If someone sees a social media post about a product they are unfamiliar with, they are in the awareness stage. From there, they may dive deeper, but most likely won’t move to the consideration point until they are introduced again. That is why it’s critical to create campaign partnerships with influencers that include more than one post.
To get from brand awareness to purchase takes time and consideration, which is why operating on a one-off post basis isn’t ideal. If your goal is to drive revenue, you should make sure you have multiple touch points with the audience of each influencer you’re working with, meaning they are posting series rather than a standalone post. These additional touchpoints push their followers deeper into the funnel.
How do we know this? We were in the same boat as these other agencies just months ago. When working with clients that have smaller budgets, it makes sense to work more with smaller influencers and aim for quantity, because series of posts will typically mean you have to pay the influencer.
On the other hand, when you have a budget to work with for ongoing partnerships, and are willing to invest in order to see a return on investment, we highly recommend allocating more budget in order to ultimately move the needle. We have successfully seen more website traffic and conversions come through when an influencer we are working with posts their second or third time. Multiple posts lends to credibility and social proof for the brand, which entices their followers to actually convert.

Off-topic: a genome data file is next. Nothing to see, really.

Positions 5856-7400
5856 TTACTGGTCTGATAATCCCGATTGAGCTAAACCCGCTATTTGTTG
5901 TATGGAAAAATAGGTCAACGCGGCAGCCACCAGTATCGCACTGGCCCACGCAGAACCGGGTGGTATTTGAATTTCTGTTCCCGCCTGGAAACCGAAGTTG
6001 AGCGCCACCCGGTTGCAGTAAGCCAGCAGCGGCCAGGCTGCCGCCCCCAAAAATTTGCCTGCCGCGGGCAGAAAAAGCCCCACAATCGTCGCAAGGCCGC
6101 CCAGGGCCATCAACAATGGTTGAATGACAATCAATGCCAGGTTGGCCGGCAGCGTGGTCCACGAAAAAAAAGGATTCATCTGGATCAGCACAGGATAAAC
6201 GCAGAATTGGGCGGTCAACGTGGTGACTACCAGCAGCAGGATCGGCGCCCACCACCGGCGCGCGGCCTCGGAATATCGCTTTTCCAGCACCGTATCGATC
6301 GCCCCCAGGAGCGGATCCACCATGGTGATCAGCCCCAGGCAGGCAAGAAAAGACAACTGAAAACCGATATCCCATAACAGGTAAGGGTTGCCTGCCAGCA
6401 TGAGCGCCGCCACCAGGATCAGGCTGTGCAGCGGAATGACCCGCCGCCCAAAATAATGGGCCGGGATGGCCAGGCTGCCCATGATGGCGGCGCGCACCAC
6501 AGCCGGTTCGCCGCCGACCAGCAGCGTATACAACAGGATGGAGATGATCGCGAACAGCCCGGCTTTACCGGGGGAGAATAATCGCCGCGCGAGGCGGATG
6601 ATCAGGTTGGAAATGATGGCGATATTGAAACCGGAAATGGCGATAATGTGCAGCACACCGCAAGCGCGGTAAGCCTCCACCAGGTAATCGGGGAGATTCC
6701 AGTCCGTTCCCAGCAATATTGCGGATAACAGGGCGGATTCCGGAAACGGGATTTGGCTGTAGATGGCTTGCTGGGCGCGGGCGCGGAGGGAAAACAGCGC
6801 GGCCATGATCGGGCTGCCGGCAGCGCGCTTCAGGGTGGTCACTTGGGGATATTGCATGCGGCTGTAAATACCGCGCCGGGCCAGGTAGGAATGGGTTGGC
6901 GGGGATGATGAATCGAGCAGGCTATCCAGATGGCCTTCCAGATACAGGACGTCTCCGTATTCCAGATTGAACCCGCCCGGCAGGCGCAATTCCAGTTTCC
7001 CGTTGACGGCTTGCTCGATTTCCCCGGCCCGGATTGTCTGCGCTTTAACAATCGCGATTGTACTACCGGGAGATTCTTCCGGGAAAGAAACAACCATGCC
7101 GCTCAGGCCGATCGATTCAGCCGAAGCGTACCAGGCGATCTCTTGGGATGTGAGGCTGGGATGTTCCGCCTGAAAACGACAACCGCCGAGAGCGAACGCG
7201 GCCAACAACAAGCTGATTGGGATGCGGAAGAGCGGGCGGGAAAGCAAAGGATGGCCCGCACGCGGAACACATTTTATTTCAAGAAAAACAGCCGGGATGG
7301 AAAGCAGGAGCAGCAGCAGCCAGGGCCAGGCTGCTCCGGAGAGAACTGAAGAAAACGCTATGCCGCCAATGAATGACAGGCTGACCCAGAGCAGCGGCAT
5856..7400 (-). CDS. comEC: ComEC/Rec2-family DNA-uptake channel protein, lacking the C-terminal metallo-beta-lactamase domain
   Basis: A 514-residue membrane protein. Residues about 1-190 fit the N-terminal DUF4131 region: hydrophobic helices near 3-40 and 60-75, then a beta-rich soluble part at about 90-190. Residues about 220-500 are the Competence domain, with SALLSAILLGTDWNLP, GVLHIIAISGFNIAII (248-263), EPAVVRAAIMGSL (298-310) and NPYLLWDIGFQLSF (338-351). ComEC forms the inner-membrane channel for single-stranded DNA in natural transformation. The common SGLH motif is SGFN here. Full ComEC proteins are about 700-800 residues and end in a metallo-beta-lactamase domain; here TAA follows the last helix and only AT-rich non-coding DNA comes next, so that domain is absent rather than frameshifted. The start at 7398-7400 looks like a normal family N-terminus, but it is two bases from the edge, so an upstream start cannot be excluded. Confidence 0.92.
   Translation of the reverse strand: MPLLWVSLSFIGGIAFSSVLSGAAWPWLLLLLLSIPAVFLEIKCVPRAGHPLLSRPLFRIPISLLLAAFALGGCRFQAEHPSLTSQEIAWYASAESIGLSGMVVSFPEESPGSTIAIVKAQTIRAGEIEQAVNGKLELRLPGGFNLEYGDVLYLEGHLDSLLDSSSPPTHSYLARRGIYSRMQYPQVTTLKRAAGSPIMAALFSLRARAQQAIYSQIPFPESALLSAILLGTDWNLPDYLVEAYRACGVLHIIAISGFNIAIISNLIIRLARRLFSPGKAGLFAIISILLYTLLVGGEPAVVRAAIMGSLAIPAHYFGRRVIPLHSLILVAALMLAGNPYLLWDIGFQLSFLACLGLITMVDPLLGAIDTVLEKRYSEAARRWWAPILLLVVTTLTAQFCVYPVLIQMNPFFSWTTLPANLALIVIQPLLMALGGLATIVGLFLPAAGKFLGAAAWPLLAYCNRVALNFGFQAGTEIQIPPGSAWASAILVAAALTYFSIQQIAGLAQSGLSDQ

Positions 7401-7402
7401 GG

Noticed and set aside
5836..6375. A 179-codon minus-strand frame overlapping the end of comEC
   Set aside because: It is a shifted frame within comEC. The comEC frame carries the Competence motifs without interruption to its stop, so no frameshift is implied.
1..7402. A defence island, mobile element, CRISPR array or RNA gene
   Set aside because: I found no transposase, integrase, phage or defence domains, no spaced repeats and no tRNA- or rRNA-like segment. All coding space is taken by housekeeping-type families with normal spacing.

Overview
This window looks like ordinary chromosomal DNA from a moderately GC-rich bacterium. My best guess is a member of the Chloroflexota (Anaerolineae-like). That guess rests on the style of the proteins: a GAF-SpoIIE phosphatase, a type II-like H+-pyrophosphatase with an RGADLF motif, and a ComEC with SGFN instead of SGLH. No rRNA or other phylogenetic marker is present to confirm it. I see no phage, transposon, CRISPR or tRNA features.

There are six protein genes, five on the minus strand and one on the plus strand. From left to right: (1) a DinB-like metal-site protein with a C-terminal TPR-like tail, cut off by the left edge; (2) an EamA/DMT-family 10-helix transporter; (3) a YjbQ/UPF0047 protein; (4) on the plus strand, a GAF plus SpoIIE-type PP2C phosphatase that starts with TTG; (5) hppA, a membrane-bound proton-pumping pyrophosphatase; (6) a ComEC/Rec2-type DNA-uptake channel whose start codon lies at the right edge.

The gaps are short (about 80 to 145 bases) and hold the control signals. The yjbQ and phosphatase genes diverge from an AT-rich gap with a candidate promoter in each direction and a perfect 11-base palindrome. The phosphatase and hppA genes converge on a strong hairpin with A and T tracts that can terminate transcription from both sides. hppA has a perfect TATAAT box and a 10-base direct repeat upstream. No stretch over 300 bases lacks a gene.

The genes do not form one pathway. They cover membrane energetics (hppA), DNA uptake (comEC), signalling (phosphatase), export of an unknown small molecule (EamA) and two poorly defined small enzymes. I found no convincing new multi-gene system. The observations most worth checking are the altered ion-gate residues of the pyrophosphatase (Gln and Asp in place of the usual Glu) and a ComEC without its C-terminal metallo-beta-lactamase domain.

Utilize Linking Whenever Possible
Measurement is one area in which social media influencer marketing professionals have struggled. It’s hard to measure impressions and website traffic when there are limited linking opportunities on social media and typically only a fraction of the influencer’s followers end up seeing their posts. Linking is important in order to measure how your influencer partnerships are performing and get a more accurate representation.
For Instagram, you should be targeting influencers who are set up as business profiles. In order to tell if the influencer has a business profile, there will be an “Email” button beneath their bio as well as a profile description in light grey that says something like “Blogger” within their bio on Instagram.
A business profile means that as long as the influencer has over 10,000 followers, they can include a link within their Instagram stories. You can use this opportunity to provide each influencer a UTM code and track in Google Analytics how it performs. This will show you metrics like traffic, conversions, conversion value, and behavioral metrics like time on site and bounce rate.
On Facebook and YouTube, you should also be using custom UTM codes for each influencer that you encourage them to put within their posts so it is clickable. If you’re not measuring and tracking performance, then you can’t prove any positive results.